Wall Street extends winning streak to 4th week
Stocks are closing higher on Wall Street, giving the S&P 500 its first 4-week winning streak since November. The benchmark index gained 1.7% Friday, and other indexes also rose. Technology stocks drove much the rally. Energy companies lagged the market as crude oil prices fell. Inflation cooled more than expected last month, sending stocks higher. Investors see a higher chance inflation may have peaked, allowing the Federal Reserve to be less aggressive with its rate hikes than it has been this year.
THIS IS A BREAKING NEWS UPDATE. AP’s earlier story appears below.
Stocks rose broadly in afternoon trading on Wall Street Friday and added to weekly gains for the major indexes.
The S&P 500 rose 1.3% as of 2:32 p.m. Eastern with about 90% of stocks in the benchmark index gaining ground. It’s on track for its first 4-week winning streak since last year.
The Dow Jones Industrial Average rose 313 points, or 0.9%, to 33,648 and the Nasdaq rose 1.6%.
Small-company stocks also made strong gains in a sign that investors are confident about the economy. The Russell 2000 rose 1.7%.
Technology and communications stocks had some of the biggest gains. Chipmaker Nvidia rose 3.6% and Facebook’s parent Meta rose 1.3%.
Energy companies lagged the market as U.S. oil prices slipped 2.4%. Chevron slipped 0.4%.
Trading has been choppy throughout much of the week, but major indexes got a big bump, and made the bulk of their gains, on Wednesday after a report showed that inflation cooled more than expected last month.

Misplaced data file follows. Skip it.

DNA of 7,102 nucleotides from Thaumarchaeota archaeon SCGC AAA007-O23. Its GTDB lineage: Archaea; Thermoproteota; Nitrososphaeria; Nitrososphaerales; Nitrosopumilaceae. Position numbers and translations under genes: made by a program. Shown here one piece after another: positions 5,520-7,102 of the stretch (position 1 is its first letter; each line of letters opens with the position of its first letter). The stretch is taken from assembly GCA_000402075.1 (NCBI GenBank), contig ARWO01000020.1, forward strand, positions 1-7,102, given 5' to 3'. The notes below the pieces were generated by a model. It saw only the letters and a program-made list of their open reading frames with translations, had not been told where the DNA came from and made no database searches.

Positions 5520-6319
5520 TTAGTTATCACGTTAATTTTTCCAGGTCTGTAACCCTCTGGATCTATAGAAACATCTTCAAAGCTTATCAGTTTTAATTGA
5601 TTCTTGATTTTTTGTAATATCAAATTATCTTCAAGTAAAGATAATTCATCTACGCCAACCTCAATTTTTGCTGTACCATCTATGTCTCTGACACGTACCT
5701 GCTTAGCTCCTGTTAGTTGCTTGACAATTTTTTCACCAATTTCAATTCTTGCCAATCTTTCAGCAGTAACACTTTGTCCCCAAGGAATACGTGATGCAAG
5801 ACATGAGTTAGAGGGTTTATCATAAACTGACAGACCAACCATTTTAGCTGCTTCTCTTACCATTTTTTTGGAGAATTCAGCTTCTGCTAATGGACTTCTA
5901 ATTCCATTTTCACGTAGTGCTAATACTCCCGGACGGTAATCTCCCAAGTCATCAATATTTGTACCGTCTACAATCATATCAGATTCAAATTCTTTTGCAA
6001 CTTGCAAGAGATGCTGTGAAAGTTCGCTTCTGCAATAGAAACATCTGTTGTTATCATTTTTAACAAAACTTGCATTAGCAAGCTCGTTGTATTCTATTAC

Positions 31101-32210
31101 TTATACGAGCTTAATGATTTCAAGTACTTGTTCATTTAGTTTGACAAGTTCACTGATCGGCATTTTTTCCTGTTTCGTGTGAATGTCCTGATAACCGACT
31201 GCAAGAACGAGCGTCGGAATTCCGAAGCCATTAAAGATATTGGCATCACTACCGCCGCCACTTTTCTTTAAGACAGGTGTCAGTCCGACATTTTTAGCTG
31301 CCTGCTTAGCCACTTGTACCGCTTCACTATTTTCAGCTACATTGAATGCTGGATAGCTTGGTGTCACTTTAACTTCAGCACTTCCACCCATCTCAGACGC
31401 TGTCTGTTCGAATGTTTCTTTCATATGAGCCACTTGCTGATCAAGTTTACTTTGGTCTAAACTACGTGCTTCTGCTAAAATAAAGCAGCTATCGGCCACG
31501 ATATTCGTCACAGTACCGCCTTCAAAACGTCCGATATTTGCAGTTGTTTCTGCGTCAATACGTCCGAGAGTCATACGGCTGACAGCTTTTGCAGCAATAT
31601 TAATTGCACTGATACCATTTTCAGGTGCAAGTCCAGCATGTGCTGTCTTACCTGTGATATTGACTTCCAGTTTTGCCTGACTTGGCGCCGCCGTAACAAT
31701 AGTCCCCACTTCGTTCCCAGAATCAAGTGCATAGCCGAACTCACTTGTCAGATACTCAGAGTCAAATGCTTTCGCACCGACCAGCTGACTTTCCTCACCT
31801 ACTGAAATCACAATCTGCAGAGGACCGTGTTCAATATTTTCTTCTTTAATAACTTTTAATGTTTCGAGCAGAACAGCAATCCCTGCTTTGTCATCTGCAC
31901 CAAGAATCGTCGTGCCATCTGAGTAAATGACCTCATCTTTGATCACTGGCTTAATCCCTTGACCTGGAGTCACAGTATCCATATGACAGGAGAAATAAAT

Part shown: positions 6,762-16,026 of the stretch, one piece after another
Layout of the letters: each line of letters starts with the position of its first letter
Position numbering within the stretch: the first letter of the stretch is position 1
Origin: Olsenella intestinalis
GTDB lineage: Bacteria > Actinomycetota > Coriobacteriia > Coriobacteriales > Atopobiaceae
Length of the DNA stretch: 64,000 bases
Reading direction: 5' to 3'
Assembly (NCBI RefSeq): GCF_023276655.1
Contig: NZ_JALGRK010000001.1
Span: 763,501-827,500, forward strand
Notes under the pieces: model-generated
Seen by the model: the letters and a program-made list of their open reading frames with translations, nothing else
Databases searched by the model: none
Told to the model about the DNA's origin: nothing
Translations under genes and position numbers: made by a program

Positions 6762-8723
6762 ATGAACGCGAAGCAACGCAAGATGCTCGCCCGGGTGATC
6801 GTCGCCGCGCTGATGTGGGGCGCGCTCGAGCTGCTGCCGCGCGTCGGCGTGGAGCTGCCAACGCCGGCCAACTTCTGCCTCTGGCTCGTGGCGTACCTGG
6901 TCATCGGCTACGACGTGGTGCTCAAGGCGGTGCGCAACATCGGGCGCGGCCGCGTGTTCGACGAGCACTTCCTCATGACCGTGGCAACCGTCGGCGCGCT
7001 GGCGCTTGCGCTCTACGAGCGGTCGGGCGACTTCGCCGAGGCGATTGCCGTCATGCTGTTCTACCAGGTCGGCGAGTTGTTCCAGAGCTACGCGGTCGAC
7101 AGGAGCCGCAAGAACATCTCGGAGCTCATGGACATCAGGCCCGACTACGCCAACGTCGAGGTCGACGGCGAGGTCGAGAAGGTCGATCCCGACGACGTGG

The Federal Reserve’s fight to tame higher prices remains a priority for Wall Street. Investors have been hoping to see some relief from the hottest inflation in four decades and stocks rallied on Wednesday after an encouraging report on consumer prices from the Labor Department.
The Fed has been raising interest rates in the hopes of slowing the economy and cooling inflation, but investors are worried that it could hit the brakes too aggressively and steer the economy into a recession. The cooler-than-expected reading on consumer prices bolstered hopes among investors that inflation may be close to a peak and that the Fed might be able to temper its rate hikes.
A report on Thursday showed inflation at the wholesale level also slowed more than economists expected last month. On Friday, a survey by the University of Michigan showed that consumer sentiment is stronger than expected by economists.
Inflation is still painfully high, though, and the Fed is likely to remain on course with its rate hikes until it is certain that prices have peaked and are easing. The Fed’s last two increases were by 0.75 percentage points. Traders now see about a 60% chance that the central bank will raise overnight interest rates by half a percentage point at its next meeting.
“The market’s strength is based on the assumption that inflation peaked and the Fed can relax, but that may be a bit too complacent,” said Liz Ann Sonders, chief investment strategist at Charles Schwab.
The yield on the 10-year Treasury fell to 2.85% from 2.88% late Thursday. It remains below the two-year yield. That’s an unusual inversion of the expectation that borrowing money for a longer period should cost more than a shorter period. When investors demand a higher return for a short term like the 2-year than a longer one like 10 years, it’s viewed by some investors as a reliable signal of a pending recession and the economy has already contracted for two consecutive quarters.
Wall Street will get more details on the economy next week when the Commerce Department releases its retail sales report for July and retail giant Walmart reports its latest financial results.
Investors can also assess the health of the housing market when they get a report on home sales for July and the latest earnings from Home Depot.